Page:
Since it was not a special education program or service, the remedial reading program did not need to appear on the child's IEP (see OSEP opinion at 18 IDELR 1234). The program had been referred to in the "Comments" portion of the child's October 29, 1997 IEP (Exhibit 14), but was not referred to in the subsequent February 10, 1998 IEP (Exhibit 18). Although respondent's remedial reading program was not a special education service, that is not dispositive of the central question presented in this appeal, i.e. whether the educational program which respondent provided to the child pursuant to its CSE's recommendation afforded the child a free appropriate public education.

        While no one suggests that the child did not derive some benefit from being in the 1:1 remedial reading program during the 1997-98 school year, the parties strongly disagree about the necessity for providing that program to him. As noted above, the child repeated the first grade during the 1997-98 school year. His language skills, which are an important element in the development of a child's ability to read, were still severely delayed during the 1996-97 school year. Respondent's educational evaluator testified that by the start of the 1997-98 school year, the child was beginning to have first grade level receptive and expressive language skills to support the development of his reading skills. The evaluator, who had tested the child for his triennial evaluation in November, 1996, testified that the boy had made approximately five to seven months growth in reading from November, 1996 to June, 1997, and that his reading proficiency in September, 1997 was "fairly close" to his proficiency in June, 1997. The evaluator, who had reviewed the boy's test results during the 1997-98 school year, testified that he made approximately 2-3 months progress in reading from September, 1997 to December, 1997, when he began the 1:1 remedial reading program. She further testified that in the period from December, 1997 to February, 1998, when the CSE recommended that the frequency of the remedial reading program be reduced, the boy's reading skills improved at a similar rate, i.e., 2-3 months. While the 6-month gain notation on Exhibit 19 is troubling, I am persuaded by the evaluator's unrebutted testimony that the notation did not accurately reflect the boy's progress. Upon the record before me, I find that the daily remedial reading program was undoubtedly useful, but it was not necessary in order for this boy to receive a free appropriate education. I have considered petitioner's other arguments, which I find to be without merit.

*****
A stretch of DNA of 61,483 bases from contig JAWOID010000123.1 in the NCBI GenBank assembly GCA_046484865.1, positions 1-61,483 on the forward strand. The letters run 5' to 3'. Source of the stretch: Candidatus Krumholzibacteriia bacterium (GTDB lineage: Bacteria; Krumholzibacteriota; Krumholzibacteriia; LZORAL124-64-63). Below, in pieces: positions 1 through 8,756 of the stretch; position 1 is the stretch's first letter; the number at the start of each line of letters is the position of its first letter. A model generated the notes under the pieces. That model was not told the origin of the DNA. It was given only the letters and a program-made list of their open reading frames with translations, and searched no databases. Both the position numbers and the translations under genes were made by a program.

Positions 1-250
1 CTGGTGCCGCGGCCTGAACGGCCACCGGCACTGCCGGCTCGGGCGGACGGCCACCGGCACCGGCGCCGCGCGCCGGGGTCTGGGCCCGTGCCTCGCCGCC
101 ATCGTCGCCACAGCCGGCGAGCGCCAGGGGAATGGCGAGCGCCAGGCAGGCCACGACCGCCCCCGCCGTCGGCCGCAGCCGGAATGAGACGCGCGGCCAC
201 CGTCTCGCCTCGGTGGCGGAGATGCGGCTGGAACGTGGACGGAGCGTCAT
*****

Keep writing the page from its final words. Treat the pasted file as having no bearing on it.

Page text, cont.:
THE APPEAL IS DISMISSED.

 

Dated: Albany, New York __________________________
March 2, 1999 FRANK MUŅOZ